Friday, February 16, 2018

Puddles and Palm Trees in Tayrona

The hammock swung smoothly back and fourth as I listened to the rain falling on the thatched roof above me. Only a foot to my right swung a stranger who I had yet to meet, on my right a woman I had met only the day before on the bus traveling from Cartagena. We all swung like pendulums from the wood beams, staring into the sheets of rain, debating running to use the restroom which was a good 100 meters from where we hung.

Twenty four hours earlier I was riding a shuttle with my backpack to the trailhead at El Zaino to Tyrona National Park. My only plan was to hike. I had no reservations, no hiking group and just my backpack filled with items procured on my trip through Colombia. It was on this windy road I would meet my  hiking buddy.

When we arrived we booked our hammocks for Cabo San Juan de Guia at the entrance of the park, and set off on our two day adventure. The first part of the trail took us through the forest before it spit us out onto the beach. From there, the trail skirted the beach winding back and fourth into the jungle that abutted the sandy beaches. The strong sun beat down on our skin and the cool blue water tempting us to jump in as we trudged through the sand. Halfway to our proposed destination we stopped at a small wood stand under the palm trees for egg and cheese pupusas with a view.

Finally after six hours we wandered onto the grassy meadow of Playa Cabo San Juan de Guia. We were shown to our hammocks, immediately changed into our bathing suits and ran to the beach. Cabo San Juan de Guia is famous for its rock formations jutting out of the light blue water. After a long nap on the beach and dip into the Caribbean we turned in for a warm meal of arroz con coco y mariscó with a glass of jugo de lulo (which of note is now my favorite natural fruit juice). After a filling meal we turned in for bed.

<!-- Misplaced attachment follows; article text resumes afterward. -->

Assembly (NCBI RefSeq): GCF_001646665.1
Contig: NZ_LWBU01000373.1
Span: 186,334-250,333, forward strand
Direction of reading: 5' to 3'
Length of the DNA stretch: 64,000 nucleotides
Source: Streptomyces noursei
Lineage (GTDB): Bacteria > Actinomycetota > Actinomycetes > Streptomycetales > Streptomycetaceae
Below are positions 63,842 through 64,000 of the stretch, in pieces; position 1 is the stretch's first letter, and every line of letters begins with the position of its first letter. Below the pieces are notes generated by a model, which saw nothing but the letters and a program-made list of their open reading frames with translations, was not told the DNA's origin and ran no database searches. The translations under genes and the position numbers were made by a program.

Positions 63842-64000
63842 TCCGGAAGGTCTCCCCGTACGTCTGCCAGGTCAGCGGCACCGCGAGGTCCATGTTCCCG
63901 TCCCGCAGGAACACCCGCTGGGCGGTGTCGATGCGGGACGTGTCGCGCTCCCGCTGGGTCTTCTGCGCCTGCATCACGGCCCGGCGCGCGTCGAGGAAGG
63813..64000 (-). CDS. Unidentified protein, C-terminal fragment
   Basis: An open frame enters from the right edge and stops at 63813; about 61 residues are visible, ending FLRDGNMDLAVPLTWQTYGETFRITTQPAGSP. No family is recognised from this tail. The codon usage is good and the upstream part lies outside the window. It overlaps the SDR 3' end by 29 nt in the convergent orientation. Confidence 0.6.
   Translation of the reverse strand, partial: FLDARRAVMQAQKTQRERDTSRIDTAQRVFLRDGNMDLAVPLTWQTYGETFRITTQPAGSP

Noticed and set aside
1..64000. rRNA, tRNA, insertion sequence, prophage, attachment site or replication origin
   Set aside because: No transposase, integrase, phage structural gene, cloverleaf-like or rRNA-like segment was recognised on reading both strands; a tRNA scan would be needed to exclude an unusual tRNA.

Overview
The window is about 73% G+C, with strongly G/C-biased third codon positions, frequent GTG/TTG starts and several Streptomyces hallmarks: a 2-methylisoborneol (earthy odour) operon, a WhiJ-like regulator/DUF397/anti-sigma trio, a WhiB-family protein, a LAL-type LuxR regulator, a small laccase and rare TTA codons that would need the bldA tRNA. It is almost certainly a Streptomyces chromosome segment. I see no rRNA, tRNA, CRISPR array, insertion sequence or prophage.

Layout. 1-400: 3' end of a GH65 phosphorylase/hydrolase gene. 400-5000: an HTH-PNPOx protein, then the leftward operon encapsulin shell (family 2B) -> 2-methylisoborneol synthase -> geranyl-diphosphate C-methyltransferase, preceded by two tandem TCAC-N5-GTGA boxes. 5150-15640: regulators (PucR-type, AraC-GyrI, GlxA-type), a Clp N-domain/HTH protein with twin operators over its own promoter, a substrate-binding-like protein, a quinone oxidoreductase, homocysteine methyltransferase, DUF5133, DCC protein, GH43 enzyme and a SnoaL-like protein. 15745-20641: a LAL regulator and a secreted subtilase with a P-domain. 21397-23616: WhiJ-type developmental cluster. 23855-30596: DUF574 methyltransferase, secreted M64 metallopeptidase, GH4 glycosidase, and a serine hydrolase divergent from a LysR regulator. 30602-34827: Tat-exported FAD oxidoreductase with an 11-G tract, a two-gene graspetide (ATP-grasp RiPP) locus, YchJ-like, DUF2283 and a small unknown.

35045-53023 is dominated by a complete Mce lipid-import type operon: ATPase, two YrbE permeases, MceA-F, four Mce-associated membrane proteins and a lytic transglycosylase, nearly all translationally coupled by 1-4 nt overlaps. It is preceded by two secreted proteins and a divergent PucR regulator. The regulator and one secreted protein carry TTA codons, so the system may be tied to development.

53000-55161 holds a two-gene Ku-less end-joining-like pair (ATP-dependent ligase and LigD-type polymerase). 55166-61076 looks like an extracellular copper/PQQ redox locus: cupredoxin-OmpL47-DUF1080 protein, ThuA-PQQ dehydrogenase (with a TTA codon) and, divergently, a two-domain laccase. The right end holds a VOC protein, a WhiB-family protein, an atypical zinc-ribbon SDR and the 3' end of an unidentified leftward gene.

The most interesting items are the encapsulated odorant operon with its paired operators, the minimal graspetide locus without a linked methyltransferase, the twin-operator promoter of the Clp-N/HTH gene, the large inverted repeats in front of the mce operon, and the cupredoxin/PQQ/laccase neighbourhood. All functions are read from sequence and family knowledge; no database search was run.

The air was warm and humid, the hammocks comfortable. I fell asleep quickly with my backpack between my legs and my travel pillow under my head. The thunder and lightening started in the night, the rhythmic rain only soothes me deeper into sleep.

That morning we waited patiently as the rain subsided. We dressed, acquired a new hiking partner, and set off back to the entrance of the park. We quickly realized hiking with shoes was impossible. The rain turned most of the trail into either a river or ankle deep mud. I hiked through the palm trees feeling the mud squish through my toes. The small streams that we crossed the day before, transformed into deep fast rivers. We waded through the water keeping our eyes out for crocodiles.

Again we stopped for pupusas enjoying for the last time the beautiful beaches lined with rocks and palm trees before we dove back into the jungle to meet the bus to Santa Marta.


  1. Yolanda - CARES InstituteMarch 19, 2018 at 11:56 AM

    Checking in on you and seeing how you are doing. Safe travels!!!

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